Synonyms for panzerarmee or Related words with panzerarmee

panzergruppe              korps              panzerdivision              kampfgruppe              panzergrenadier              volksgrenadier              sturmbrigade              standarte              lssah              leibstandarte              battlegroup              panzer              armee              afrikakorps              fliegerdivision              volksgrenadiers              uhlans              wallonien              heinrici              freiwilligen              nsgr              luftflotte              panzerkorps              panzers              hutier              gruppe              guderian              panzerbrigade              jellacic              staffel              klenau              heeresgruppe              saucken              infantrie              generaloberst              kienmayer              abteilung              gebirgs              hube              commandotroepen              vukassovich              kompanie              schweppenburg              kommando              einsatzgruppe              eskadra              jagdgruppe              chasteler              landeswehr              weidling             

Examples of "panzerarmee"
As the Axis victory at Uman was secured, 1st "Panzerarmee" turned north to assist the 2nd "Panzerarmee" in operations at Kiev in September, and Kharkov in October.
Army Group Africa included the German Fifth Panzer Army ("5. Panzerarmee") and the Italian 1st Army.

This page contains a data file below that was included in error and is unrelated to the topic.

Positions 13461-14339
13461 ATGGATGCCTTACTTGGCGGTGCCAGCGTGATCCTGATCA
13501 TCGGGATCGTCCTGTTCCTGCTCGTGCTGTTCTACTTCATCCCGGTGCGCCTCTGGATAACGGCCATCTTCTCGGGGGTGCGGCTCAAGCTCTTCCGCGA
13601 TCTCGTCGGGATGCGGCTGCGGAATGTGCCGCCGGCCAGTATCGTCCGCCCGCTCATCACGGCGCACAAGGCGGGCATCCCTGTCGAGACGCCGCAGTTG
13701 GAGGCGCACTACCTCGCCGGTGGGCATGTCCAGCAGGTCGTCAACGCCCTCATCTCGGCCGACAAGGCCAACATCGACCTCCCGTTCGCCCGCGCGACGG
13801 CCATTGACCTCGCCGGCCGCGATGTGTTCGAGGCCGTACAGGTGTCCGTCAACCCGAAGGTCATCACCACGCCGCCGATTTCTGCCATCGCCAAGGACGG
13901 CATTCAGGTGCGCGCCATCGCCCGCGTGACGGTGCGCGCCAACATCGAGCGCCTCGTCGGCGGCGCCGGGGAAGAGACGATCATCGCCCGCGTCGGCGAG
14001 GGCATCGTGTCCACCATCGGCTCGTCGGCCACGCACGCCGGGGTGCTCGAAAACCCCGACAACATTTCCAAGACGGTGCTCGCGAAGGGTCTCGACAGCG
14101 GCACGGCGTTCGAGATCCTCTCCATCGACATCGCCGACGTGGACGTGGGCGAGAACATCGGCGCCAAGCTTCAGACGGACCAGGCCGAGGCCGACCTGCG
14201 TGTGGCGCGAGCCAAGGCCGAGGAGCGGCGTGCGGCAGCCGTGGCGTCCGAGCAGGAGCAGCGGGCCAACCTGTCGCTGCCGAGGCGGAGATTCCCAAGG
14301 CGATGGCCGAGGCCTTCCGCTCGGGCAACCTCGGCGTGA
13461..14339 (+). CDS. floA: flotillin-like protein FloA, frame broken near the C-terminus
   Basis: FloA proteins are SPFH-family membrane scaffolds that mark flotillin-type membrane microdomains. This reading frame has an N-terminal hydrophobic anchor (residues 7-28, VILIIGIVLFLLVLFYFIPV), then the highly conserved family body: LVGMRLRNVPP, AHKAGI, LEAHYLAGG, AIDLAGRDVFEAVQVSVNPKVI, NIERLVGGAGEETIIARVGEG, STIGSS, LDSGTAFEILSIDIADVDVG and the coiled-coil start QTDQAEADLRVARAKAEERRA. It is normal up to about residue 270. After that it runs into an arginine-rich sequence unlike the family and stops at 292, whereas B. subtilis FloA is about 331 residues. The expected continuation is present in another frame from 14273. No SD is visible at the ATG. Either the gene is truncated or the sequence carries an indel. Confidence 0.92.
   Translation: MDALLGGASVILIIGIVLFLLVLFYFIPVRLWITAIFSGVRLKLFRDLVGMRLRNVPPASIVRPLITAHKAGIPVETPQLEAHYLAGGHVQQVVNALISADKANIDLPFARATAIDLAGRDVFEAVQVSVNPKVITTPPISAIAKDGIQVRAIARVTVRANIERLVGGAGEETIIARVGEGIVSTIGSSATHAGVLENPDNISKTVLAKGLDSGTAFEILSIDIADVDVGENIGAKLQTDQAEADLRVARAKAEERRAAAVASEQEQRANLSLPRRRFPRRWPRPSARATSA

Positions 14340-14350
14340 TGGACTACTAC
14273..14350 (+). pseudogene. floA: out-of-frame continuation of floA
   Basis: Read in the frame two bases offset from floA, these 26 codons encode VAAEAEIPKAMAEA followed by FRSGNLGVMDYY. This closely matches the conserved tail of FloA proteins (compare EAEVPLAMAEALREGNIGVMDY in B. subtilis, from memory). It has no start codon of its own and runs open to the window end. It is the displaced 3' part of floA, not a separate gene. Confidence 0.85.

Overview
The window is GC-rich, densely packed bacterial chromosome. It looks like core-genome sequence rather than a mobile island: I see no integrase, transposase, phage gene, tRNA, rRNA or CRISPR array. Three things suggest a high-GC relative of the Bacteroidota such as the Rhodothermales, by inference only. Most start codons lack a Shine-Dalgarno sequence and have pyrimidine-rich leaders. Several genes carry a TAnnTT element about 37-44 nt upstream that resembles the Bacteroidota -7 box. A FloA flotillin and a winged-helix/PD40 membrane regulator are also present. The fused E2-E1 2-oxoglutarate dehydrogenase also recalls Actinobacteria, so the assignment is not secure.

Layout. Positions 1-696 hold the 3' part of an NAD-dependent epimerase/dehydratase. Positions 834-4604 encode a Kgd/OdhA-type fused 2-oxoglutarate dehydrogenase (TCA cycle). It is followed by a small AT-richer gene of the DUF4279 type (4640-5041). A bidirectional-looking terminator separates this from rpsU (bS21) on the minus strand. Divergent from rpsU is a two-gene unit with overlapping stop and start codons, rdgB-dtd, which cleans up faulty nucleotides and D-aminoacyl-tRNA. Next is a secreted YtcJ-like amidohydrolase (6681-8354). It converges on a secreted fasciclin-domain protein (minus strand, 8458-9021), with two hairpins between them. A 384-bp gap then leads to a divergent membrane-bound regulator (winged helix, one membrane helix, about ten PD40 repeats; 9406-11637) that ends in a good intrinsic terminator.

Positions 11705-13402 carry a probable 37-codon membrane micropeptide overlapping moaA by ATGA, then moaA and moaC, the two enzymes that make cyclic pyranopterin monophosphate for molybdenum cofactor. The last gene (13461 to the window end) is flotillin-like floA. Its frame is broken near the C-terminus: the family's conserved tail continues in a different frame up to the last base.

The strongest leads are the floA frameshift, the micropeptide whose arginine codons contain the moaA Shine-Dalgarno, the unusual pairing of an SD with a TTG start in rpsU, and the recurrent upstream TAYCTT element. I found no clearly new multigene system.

"Panzer" Group Africa was redesignated as "Panzer" Army Africa ("Panzerarmee Afrika", "Armata Corazzata Africa") on 30 January 1942.
As the pocket was eliminated, the tanks of 1st "Panzerarmee" turned north, and attacked toward Kiev on the orders to assist 2nd "Panzerarmee"in closing another encirclement around that city. The Crimean objective was for a time left to the field armies; the first of many times when Hitler would change his mind about strategic objectives of the Army Groups.
The Afrika Korps was restructured and renamed in August 1941. "Afrikakorps" was the official name of the force for less than six months but the officers and men used it for the duration. The "Afrika Korps" was the major German component of "Panzerarmee Afrika", which was later renamed the "Deutsch-Italienische Panzerarmee" and finally renamed "Heeresgruppe Afrika" (Army Group Africa) during the 27 months of the Desert campaign.
When Tobruk was taken in June 1942, over 18,000 British khaki uniforms were captured; the "Panzerarmee Afrika", perennially short of supplies, issued this store of shirts, shorts and boots to their own troops who wore them with German insignia.
"Panzer" Army Africa was redesignated as German-Italian "Panzer" Army ("Deutsch-Italienische Panzerarmee", "Armata Corazzata Italo-Tedesca") in October 1942 during the long retreat after the defeat at the Second Battle of El Alamein during the Western Desert Campaign.